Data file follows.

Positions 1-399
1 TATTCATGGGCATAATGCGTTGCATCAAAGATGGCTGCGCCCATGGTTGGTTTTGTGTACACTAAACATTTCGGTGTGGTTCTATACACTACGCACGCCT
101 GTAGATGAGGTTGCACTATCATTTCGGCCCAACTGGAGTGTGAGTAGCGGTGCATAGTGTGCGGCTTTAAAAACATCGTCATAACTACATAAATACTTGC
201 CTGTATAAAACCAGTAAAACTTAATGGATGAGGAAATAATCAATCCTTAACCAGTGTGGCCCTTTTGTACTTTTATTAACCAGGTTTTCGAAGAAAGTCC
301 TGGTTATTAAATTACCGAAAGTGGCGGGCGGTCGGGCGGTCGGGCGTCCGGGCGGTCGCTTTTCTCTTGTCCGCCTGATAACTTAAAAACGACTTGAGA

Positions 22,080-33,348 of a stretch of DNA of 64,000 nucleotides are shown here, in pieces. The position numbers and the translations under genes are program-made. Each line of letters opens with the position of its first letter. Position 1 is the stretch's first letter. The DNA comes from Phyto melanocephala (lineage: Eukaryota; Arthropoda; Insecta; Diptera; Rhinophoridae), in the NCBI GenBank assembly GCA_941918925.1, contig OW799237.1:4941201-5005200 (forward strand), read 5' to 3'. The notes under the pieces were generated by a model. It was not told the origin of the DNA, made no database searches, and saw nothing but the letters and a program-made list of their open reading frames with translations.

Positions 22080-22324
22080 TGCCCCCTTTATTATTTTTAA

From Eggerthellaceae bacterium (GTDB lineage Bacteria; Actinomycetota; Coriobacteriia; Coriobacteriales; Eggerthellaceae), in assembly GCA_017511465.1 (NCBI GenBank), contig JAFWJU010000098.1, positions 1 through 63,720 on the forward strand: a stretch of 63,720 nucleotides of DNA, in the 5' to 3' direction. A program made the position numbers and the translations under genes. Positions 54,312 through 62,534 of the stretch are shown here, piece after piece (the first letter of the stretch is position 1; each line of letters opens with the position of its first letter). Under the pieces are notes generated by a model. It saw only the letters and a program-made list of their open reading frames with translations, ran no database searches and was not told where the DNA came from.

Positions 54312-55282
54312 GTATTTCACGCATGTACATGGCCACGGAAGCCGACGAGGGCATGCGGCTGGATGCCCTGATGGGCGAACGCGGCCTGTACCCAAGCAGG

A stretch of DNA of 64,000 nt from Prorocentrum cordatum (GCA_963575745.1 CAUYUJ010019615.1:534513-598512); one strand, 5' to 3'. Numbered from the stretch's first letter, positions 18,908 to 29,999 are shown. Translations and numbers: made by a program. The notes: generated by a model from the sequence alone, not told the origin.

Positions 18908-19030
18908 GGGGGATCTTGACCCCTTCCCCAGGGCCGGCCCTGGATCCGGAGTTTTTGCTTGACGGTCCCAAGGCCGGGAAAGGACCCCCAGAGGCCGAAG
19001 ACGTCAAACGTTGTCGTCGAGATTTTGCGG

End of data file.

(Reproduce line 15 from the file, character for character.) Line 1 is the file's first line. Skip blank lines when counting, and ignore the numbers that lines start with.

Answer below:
19001 ACGTCAAACGTTGTCGTCGAGATTTTGCGG